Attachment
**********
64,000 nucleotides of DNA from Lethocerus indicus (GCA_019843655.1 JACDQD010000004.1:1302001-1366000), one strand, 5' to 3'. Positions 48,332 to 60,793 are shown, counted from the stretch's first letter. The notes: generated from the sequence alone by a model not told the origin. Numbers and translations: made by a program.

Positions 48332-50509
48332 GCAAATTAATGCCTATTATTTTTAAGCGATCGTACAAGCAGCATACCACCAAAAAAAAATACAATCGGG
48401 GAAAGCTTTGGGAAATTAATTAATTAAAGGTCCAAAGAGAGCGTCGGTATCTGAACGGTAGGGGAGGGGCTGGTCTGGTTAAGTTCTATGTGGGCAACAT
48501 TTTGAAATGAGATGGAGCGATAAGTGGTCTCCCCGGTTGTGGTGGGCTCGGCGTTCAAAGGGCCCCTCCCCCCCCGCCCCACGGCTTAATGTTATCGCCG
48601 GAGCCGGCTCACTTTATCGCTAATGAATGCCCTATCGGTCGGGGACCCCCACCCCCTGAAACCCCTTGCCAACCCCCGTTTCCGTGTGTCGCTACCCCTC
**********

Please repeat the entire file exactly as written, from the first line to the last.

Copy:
64,000 nucleotides of DNA from Lethocerus indicus (GCA_019843655.1 JACDQD010000004.1:1302001-1366000), one strand, 5' to 3'. Positions 48,332 to 60,793 are shown, counted from the stretch's first letter. The notes: generated from the sequence alone by a model not told the origin. Numbers and translations: made by a program.

Positions 48332-50509
48332 GCAAATTAATGCCTATTATTTTTAAGCGATCGTACAAGCAGCATACCACCAAAAAAAAATACAATCGGG
48401 GAAAGCTTTGGGAAATTAATTAATTAAAGGTCCAAAGAGAGCGTCGGTATCTGAACGGTAGGGGAGGGGCTGGTCTGGTTAAGTTCTATGTGGGCAACAT
48501 TTTGAAATGAGATGGAGCGATAAGTGGTCTCCCCGGTTGTGGTGGGCTCGGCGTTCAAAGGGCCCCTCCCCCCCCGCCCCACGGCTTAATGTTATCGCCG
48601 GAGCCGGCTCACTTTATCGCTAATGAATGCCCTATCGGTCGGGGACCCCCACCCCCTGAAACCCCTTGCCAACCCCCGTTTCCGTGTGTCGCTACCCCTC